WASHINGTON, Dec. 8, 2014 /PRNewswire-USNewswire/ -- The Corporation for National and Community Service (CNCS) today announced the 2014 President's Higher Education Community Service Honor Roll, including the four recipients of the President's Award, the highest honor a college or university can receive for its commitment to volunteering, service-learning, and civic engagement.
The 2014 Presidential Award winners are: California State University, Dominguez Hills in Carson, Calif.; Loras College in Dubuque, Iowa; University of Nebraska Omaha in Omaha, Neb.; and Wheelock College in Boston, Mass. The institutions were recognized for their achievements in general community service, interfaith community service, economic opportunity, or education.
"Service and higher education go hand in hand," said Wendy Spencer, CEO of the Corporation for National and Community Service. "These schools are inspiring young leaders to roll up their sleeves and work alongside community members to solve problems. By recognizing the institutions who are leading the way to achieve meaningful, measurable results for the communities they serve, we also highlight the vital role all colleges and universities play in addressing community challenges and placing more students on a lifelong path of civic engagement."
In addition to the Presidential Award winners, a total of 766 higher education institutions were named to the 2014 President's Higher Education Community Service Honor Roll. Of this number, 16 were named as finalists, with four in each category.
CNCS, the federal agency for volunteering and service, has administered the Award since 2006 in collaboration with the U.S. Department of Education and the U.S. Department of Housing and Urban Development, as well as the American Council on Education, Campus Compact, and the Interfaith Youth Core.
College students make a significant contribution to their communities through volunteering and service, according to the most recent Volunteering and Civic Life in America report. In 2012, 3.1 million college students dedicated more than 118 million hours of service across the country — a contribution valued at $2.5 billion.
This year's Presidential Award winners are:
California State University, Dominguez Hills; Carson, Calif.
General Community Service
Sixty-five percent of students engage in service learning through the formal curriculum and the university's service-learning hub, the Center for Service Learning, Internships, & Civic Engagement (SLICE). As freshmen, all students who elect a First Year Experience with a service component participate in courses with defined community service elements throughout their collegiate career.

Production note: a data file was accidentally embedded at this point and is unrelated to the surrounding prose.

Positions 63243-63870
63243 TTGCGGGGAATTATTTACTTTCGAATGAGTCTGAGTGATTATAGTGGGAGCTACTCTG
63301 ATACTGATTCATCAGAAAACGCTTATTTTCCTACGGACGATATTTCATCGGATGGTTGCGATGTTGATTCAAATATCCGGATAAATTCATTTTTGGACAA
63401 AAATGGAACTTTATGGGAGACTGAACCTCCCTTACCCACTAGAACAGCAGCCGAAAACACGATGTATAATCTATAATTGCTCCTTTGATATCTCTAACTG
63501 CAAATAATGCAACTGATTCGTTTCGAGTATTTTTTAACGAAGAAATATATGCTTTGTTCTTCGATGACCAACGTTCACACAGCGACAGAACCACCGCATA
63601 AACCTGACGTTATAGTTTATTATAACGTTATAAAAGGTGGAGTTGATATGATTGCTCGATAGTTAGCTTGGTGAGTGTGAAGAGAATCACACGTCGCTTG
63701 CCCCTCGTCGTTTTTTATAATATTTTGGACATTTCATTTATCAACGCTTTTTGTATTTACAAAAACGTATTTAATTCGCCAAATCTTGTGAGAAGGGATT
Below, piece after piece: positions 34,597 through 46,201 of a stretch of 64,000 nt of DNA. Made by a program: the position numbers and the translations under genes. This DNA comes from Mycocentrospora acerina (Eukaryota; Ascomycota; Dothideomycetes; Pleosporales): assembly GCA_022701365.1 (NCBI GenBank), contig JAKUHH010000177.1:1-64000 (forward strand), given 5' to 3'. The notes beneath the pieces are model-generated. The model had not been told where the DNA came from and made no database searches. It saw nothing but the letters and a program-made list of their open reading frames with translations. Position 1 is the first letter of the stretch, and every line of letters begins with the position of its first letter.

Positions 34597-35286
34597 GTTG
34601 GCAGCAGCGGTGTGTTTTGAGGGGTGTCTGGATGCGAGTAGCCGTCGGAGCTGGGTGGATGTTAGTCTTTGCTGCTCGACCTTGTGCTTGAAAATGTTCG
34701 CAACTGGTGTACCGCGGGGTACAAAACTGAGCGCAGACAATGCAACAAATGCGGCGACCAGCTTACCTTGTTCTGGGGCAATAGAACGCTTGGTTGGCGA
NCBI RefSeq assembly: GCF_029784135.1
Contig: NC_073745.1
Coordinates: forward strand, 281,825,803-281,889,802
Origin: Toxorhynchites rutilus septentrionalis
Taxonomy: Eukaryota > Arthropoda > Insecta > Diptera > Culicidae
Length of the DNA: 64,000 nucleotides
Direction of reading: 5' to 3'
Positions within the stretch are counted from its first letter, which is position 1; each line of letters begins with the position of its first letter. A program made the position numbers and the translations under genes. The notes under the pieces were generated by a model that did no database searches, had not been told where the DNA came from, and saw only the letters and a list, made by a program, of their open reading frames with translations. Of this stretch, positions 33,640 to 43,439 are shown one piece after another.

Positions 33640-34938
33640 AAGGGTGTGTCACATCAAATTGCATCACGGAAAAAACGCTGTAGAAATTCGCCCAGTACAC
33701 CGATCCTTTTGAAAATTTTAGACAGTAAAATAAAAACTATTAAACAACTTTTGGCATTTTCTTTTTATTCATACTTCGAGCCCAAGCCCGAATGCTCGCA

The finalists for the general community service category are: Central College in Pella, Iowa; Rhodes College in Memphis, Tenn.; University of Massachusetts Dartmouth in North Dartmouth, Mass.; and Wheelock College in Boston, Mass.
Loras College; Dubuque, Iowa
Interfaith Community Service
Through the "Launch into Loras" orientation and the first-year fall "Modes of Inquiry" seminar course, students are immersed in service projects in the Dubuque community from the moment they step onto campus. The Loras College service learning program began in 2006 and in 2012 the College strengthened its Interfaith Community Service efforts with designated Campus Ministry staff.
The finalists in the interfaith community service category are: Augsburg College in Minneapolis, Minn.; Seattle University in Seattle, Wash.; University of La Verne in La Verne, Calif.; and the University of Pennsylvania in Philadelphia, Pa.
University of Nebraska Omaha; Omaha, Neb.
A distinguishing characteristic of the University of Nebraska at Omaha is its commitment to community engagement through both coursework and co-curricular activities. Today, 42 percent of the student body participates in service-learning and volunteer projects. Over 14 years, academic service-learning has grown from seven courses with 100 students, to more than 160 courses with over 2,600 students each year.
Finalists in the economic opportunity category are: Bryn Mawr College in Bryn Mawr, Pa.; Knox College in Galesburg, Ill.; Otterbein University in Westerville, Ohio; and Nazareth College in Rochester, N.Y.
Wheelock College; Boston, Mass.
Academic service-learning and exposure to a variety of cultures is an integral part of a Wheelock education, beginning right from students' first year on campus. Wheelock hosts trips to a variety of international and domestic locations to immerse students in local culture as they perform community service projects. The Wheelock Jumpstart site, funded by AmeriCorps, has the largest percentage of student participation of any college or university in the Boston area and continues to be cited as a national model for effective literacy programs. Today 85 percent of Wheelock students participate in community service activities.
Finalists in the education category are: Hobart and William Smith Colleges in Geneva, N.Y.; Loyola University Chicago in Chicago, Ill.; Mississippi University for Women in Columbus, Miss.; and Springfield College in Springfield, Mass.
The Corporation for National and Community Service is a federal agency that engages more than four million Americans in service through its AmeriCorps, Senior Corps, Social Innovation Fund, and other programs, and leads the President's national call to service initiative, United We Serve. For more information, visit NationalService.gov.
SOURCE Corporation for National and Community Service (CNCS)